Many say the year-old unity government has failed to significantly improve living conditions [EPA]

It is now one year since the Global Political Agreement, the official name for Zimbabwe's power sharing deal, was signed.

While some things have changed on the ground for the better - shops have food, hospitals and schools are slowly beginning to function again - outstanding political issues could destabilise the fragile coalition between Robert Mugabe, president and Zanu PF leader and Morgan Tsvangirai, prime minister and head of the Movement for Democratic Change (MDC).

The outstanding issues include the appointment of the central bank governor and the attorney general, farm invasions and continued human rights violations.

The MDC alleges its supporters are still being intimidated by Zanu PF supporters.

Eighty km outside the capital Harare, in the small town of Chegutu, residents there say they are still being intimidated.

Visiting one formerly prosperous Chegutu farm, we come across a poster with Robert Mugabe's face strapped to an iron gate.

It is clear who is in charge. This is Zanu PF territory.

The gate and farm used to belong to farmer Ben Freeth. He says he has lost everything to supporters of President Mugabe.

Police 'afraid'

Freeth returned to salvage a few belongings but found only the charred shell of his home.

The new occupiers, young men dressed in Zanu PF t-shirts carrying AK 47 rifles charge at him. They do not want him around.

The farmer tries to reason with them, and pleads with them to take his things. But they refuse to listen.

"Where is the rule of law in this country? The police are too afraid... we have a unity government but things are much worse now than before on the farms"

Ben Freeth, farmer

Freeth leaves what used to be his home empty handed – not sure if he will ever get to farm on the land again.

"Everything I had was inside that house," he says, "Now I have nothing. My wife and three children were inside when it was set alight. Luckily no one was hurt. Where is the rule of law in this country?

"The police are too afraid to do anything to these people. We have a unity government – but things are much worse now than before on the farms."

Those who worked on the farms have also lost everything. The farm compound has been burned to cinders. Some are trying to rebuild their destroyed homes. They say they did not see who started the fire.

Thirty-five year old Sophia Moya has lived here for five years. Now that the farm has gone, so has her monthly salary of US $30. One year after the power sharing deal was signed – she says she is still afraid for her life.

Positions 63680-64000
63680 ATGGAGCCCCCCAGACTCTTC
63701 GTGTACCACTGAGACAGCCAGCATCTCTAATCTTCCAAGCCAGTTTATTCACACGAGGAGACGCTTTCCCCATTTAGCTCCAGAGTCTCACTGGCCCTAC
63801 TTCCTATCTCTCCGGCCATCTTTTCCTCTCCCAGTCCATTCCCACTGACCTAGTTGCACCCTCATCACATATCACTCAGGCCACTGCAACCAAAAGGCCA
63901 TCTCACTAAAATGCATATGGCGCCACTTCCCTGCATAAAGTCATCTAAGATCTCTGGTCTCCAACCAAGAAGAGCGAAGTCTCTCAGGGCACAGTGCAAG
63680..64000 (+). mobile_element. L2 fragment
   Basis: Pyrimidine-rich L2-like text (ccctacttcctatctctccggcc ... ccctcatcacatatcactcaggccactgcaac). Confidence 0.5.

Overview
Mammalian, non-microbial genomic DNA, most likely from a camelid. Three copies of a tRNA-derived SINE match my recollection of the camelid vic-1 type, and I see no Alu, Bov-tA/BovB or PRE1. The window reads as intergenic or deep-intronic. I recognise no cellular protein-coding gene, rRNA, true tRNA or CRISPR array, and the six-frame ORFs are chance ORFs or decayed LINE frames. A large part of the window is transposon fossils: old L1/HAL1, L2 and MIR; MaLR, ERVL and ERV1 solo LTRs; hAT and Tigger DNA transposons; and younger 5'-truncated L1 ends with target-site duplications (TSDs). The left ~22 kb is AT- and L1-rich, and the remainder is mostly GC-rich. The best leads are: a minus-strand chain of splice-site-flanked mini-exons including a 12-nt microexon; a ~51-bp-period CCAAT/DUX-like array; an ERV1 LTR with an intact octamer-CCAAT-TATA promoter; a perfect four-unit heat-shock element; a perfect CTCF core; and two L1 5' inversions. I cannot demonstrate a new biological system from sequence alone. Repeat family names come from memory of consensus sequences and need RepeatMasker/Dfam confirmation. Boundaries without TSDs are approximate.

"It's terrifying out here," she says, "Anytime anyone can come and intimidate us and attack us. We feel so alone. We are scared."

Powerless

Local police say they are investigating but have made no arrests so far. Meanwhile, farming communities are increasingly frustrated with the unity government.

"The MDC signed an agreement where they didn't have any power whatsoever. Why they signed it, goodness only knows," says Freeth. "They don't have the army, they don't have the police, they don't have the ministry of justice, they don't have the attorney general and they don't have supreme court judges who are appointed by the president.

Carlsson (L) insists targeted sanctions are not hurting ordinary Zimbabweans [AFP]
"The whole machinery of justice, of enforcing the law, is still in the same hands as it's always been, so for them to go into any kind of agreement on that basis was very foolhardy in my view."

But Morgan Tsvangirai is talking tough. On Sunday this week, at a party rally in Zimbabwe's second largest city Bulawayo, he appeared to have changed tactics on how to handle rival President Mugabe.

"I am not going to stand by while Zanu PF continues to violate the law, persecute our members of parliament, spread the language of hate, invade productive farms, ignore our international treaties and continue to loot our natural resources," he told thousands of supporters, "I am not going to stand by and watch this happen."

A European Union delegation has just concluded a visit to Zimbabwe – the first in seven years. The EU slapped sanctions on President Mugabe and his close allies in 2002 for alleged human rights violations.

Reform call

Those sanctions are still in place and the delegation says they will not be removed until further political reforms are made on the ground. EU officials insist the targeted sanctions are not hurting ordinary Zimbabweans.

"Really they are not affecting the economy in the way they are described," said Gunilla Carlsson, an EU official.

"We have come here not to negotiate the restrictive measures or discuss further aid programmes, we have come here to assess how the dialogue is going between the three signatories but also how to encourage political dialogue between Zimbabwe and the EU."

On Monday, a close ally of Mugabe accused the EU delegation of trying to undermine its power-sharing government.

Patrick Chinamasa, the Zimbabwean justice minister, felt the EU delegation was siding with Tsvangirai's MDC party.

"They seem to want to undermine the inclusive government. They speak as much as the MDC. They just swallow, hook, line and sinker what the MDC says," Chinamasa was quoted as saying.

The country needs US $10bn to rebuild its bankrupt economy. But Western nations are reluctant to give more money to the unity government until more reforms have been made on the ground.

One year on, as their politicians bicker, many Zimbabweans are still waiting for significant change.

Source: Al Jazeera